PC 226 The Truth, The Whole Truth ..

I am sure we have all seen it on television, in plays or in films, the moment of gravitas when the clerk of the court offers a bible to a witness and says: Take the bible in your left hand and say after me ………. “I do solemnly, sincerely and truly declare and affirm that the evidence I shall give shall be the truth, the whole truth and nothing but the truth.”

Some years ago I was called to serve on a jury in the local Hove Crown Court. Having been sworn in, we were asked to judge whether the accused was, beyond reasonable doubt, guilty or not. It was a great reminder of the way our justice system is the bedrock of civilised society, being judged by one’s peers. I had my share of making such judgements in the army, both as a Battery Commander delivering summary justice to miscreants under Military Law and also on a Courts Martial panel. Trying to establish the truth is quite subjective, for we all innocently filter what we hear and see through our own mesh of experiences.

Hove Crown Court

You may recall me quoting Caroline Jones from her book “the space in between” in PC 202; it’s worth repeating as she eloquently sums up the issues about memory: “…..  I don’t want to hurt anyone’s feelings – and who is to say that my version is true anyway? Who is entitled to say what is true in any family’s history? It is all shades of grey, interpretations and misinterpretations: something that passes one person by might be the thing that tips another onto a different journey; and all, in the end, coloured by imagination and weakened by unreliable memory.”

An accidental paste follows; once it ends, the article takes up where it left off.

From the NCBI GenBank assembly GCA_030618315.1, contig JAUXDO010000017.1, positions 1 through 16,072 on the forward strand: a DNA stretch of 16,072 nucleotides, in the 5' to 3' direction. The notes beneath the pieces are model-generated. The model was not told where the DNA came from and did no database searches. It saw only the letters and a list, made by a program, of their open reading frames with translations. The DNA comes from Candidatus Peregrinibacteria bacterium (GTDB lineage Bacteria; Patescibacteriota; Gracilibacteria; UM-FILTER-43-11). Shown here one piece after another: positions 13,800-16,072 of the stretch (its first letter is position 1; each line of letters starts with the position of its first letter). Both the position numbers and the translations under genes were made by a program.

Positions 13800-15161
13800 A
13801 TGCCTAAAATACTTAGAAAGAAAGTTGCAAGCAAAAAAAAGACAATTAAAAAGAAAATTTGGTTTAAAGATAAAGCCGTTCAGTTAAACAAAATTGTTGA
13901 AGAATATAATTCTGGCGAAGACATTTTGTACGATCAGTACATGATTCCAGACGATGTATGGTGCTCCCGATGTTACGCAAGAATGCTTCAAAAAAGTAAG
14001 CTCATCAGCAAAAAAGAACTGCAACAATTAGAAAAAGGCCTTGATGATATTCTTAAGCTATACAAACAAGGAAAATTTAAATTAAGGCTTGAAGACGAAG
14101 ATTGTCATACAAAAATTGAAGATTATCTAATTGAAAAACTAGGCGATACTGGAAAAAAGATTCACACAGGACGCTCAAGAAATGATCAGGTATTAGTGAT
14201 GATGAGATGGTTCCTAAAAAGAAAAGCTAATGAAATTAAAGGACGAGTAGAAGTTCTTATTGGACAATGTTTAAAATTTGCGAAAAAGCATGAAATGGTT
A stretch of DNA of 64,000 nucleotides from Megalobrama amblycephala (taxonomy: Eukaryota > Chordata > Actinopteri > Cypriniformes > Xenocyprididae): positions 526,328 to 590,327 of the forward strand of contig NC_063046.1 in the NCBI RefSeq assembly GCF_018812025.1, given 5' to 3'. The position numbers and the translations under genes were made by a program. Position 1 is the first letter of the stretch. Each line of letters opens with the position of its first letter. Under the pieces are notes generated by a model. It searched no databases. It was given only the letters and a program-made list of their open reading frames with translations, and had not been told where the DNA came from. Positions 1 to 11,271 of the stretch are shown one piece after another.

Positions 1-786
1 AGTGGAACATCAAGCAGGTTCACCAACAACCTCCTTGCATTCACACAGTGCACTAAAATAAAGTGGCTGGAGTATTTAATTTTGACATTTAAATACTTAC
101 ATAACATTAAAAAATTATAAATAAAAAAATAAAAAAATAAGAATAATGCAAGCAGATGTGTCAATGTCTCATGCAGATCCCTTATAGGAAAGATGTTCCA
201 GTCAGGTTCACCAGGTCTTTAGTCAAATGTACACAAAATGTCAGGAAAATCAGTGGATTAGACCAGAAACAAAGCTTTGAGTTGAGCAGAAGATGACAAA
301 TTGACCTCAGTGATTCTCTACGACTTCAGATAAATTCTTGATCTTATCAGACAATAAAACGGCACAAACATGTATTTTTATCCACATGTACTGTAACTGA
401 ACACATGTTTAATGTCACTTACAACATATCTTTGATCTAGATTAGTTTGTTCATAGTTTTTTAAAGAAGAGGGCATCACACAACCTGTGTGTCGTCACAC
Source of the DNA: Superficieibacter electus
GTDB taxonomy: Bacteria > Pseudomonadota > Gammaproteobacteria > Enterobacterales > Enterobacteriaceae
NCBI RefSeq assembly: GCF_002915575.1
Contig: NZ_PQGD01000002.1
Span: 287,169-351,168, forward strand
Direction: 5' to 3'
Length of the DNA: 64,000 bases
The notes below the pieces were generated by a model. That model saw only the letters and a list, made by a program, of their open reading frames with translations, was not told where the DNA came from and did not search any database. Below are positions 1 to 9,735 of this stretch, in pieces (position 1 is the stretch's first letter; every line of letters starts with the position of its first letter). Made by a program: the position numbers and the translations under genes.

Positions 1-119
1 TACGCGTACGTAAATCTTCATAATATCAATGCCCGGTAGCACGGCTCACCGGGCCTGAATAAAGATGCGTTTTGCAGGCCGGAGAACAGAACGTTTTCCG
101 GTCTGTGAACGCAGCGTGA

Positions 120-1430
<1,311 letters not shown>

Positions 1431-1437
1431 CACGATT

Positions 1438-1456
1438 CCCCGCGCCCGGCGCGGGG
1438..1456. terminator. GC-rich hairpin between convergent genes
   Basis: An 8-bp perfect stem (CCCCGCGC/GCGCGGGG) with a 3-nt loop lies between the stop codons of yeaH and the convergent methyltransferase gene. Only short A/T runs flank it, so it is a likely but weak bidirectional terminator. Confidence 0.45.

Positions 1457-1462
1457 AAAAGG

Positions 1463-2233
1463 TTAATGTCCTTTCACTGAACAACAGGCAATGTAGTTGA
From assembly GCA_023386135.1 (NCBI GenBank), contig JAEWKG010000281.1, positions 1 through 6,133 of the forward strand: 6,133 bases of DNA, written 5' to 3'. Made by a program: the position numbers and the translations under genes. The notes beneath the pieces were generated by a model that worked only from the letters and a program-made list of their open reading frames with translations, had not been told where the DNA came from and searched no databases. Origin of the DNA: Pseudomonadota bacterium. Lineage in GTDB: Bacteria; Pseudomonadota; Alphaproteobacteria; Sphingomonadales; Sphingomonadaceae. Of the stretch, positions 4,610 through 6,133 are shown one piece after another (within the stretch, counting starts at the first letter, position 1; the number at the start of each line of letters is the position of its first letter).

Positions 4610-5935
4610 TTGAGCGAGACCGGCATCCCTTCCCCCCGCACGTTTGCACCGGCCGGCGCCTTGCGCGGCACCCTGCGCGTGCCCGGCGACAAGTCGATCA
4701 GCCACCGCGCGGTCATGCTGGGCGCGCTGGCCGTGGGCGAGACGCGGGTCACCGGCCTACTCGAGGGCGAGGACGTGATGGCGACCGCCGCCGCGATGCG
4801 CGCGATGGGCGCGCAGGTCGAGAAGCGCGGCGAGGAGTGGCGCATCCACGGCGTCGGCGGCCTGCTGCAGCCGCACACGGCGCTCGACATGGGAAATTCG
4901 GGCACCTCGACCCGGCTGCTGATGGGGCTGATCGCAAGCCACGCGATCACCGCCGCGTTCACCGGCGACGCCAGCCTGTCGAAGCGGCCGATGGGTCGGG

Last year, still in the age of the Trump Presidency, we read about the hearings on the nomination of Judge Brett Kavanaugh to the US Supreme Court. These are not things we in Britain understand. Here judges are appointed to our Supreme Court by the monarch; the name of a nominee is given by a Selection Commission to the Prime Minister who must pass the name without comment to the Queen, so in theory ensuring the Judiciary remains apolitical. You may of course think the American way has some merit, as it gives a congressional committee an opportunity to determine whether A or B could or should be selected.

This is by-the-by. What always amazes me is a person’s ability to recall conversations from their past, in the case of Christine Ford and Brett Kavanagh over thirty years ago. She had accused him of sexual assault at a party. Now I understand that when the experience is traumatic, the memory can be very vivid and long-lasting. But my mouth drops when I listen to someone recall a party 36 years ago …… one where alcohol was present ….. and go into the ‘he said’ ‘she said’ recall. It’s the same when people write their autobiography. Conversations with my mother when I was 7? Nah! Can I quote verbatim what I heard last week any better than last year or within the last decade? Nope! My mind generalises the experiences, compresses the data so it’s manageable.